USB devices spreading viruses

Defense Department suspends use of USB drives as experts warn of USB-related virus outbreaks.

Elinor Mills Former Staff Writer
Elinor Mills covers Internet security and privacy. She joined CNET News in 2005 after working as a foreign correspondent for Reuters in Portugal and writing for The Industry Standard, the IDG News Service and the Associated Press.
Elinor Mills
3 min read

USB thumb drives are convenient, popular and often free--and they're spreading viruses like sailors on shore leave.*

The US-CERT (Computer Emergency Response Team) issued a warning on Thursday that malicious code is increasingly propagating via USB flash drive devices.

Meanwhile, the U.S. Department of Defense has temporarily banned the use of thumb drives, CDs, and other removable storage devices because of the spread of the Agent.bzt virus, a variant of the SillyFDC worm, according to Wired.

We've seen this before with portable external storage devices. Floppy disks were the culprit in the early 1990s, followed by CDs. The fact that USB thumb drives are being used by so many people makes them an attractive target for virus writers.

"The bad guys are intentionally developing new flavors of malware designed to propagate through USB devices," said Gunter Ollmann, chief security strategist for IBM's ISS security division. "They are today's floppy drives."

CNET News/James Martin

But USB drives are even handier. Their small size makes them easy to slip into a pocket or carry on a lanyard around your neck. A common swag item in the tech industry, they also are mainstream consumer storage devices. They literally litter my desk drawers.

There are a couple of ways USB thumb drives can be used to spread viruses and other malicious software.

An infected computer can spread a virus to a clean USB thumb drive that is inserted. That USB drive will then be spreading the virus onto other computers if the operating system on those machines has an AutoRun-type feature enabled. The AutoRun function in Windows launches installers and other programs automatically when a flash drive or CD is inserted. The Mac has an equivalent function, according to Ollmann.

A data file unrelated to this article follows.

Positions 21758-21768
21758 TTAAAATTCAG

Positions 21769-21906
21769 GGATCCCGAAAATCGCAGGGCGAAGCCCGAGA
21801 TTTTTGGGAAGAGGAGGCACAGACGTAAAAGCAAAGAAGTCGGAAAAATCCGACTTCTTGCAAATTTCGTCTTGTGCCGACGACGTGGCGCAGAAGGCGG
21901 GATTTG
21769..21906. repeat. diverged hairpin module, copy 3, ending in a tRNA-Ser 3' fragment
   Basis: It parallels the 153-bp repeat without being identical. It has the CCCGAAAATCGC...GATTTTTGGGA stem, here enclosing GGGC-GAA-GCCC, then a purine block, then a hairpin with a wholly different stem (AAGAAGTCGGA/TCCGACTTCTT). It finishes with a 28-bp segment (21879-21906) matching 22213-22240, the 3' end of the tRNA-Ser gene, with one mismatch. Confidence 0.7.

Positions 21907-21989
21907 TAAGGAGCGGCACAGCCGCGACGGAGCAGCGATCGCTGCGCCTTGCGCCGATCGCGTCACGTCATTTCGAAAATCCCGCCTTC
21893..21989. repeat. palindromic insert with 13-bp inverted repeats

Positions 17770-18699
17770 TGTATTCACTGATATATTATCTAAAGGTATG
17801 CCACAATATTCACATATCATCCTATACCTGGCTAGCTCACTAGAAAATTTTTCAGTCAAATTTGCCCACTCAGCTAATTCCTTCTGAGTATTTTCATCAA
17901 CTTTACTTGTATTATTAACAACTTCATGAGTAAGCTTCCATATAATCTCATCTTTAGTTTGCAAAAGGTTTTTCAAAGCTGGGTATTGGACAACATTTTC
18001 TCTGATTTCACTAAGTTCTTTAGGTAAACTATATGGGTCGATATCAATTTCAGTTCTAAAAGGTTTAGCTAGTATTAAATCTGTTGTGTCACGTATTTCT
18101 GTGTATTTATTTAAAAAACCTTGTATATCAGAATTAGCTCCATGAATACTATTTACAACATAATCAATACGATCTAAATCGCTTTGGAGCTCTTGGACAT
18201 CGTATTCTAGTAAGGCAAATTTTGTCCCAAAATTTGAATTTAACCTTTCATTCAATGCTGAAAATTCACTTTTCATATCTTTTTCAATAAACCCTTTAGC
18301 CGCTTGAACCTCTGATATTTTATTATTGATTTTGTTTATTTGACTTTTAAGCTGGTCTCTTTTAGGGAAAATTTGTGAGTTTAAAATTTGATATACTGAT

For that reason, people should disable any AutoRun features and manually launch programs when using a flash drive, he said. CERT has information about the dangers associated with AutoRun here, as well as tips specific to the safe use of USB drives here.

A virus also can be embedded in what looks like a normal file on a USB device, so that even if AutoRun is disabled, the computer will become infected when the file is opened.

Thumb drives aren't the only culprits; any device that plugs into a USB port--including gadgets like lights, fans, speakers, toys, even a digital microscope--can be used to spread malware, Ollmann said.

The devices can be infected during the manufacturing or supply chain process if quality control measures are not adequate, he said.

In addition to disabling AutoRun, Ollmann suggests that people use an antivirus tool to scan their USB devices before opening any files from them and be cautious with files on devices even if they come from trusted sources.

There's also the danger that the small devices can be lost, exposing the data on them to whoever happens to find them. A Swedish soldier was recently convicted of negligence after leaving a USB flash drive with classified information on it in a computer at a Stockholm university, according to an Associated Press report. And a British tax agency was forced to shut down its Web site after a contractor lost a flash drive containing confidential passwords and source code in a pub parking lot last month.

So, feel free to carry a USB memory stick, but be very careful where you put it.

*My sincere apologies if I offended anyone with this lead sentence. I struggled to find an analogy that works for infections spread by physical contact and which involve mobility, and airborne medical outbreaks just didn't work.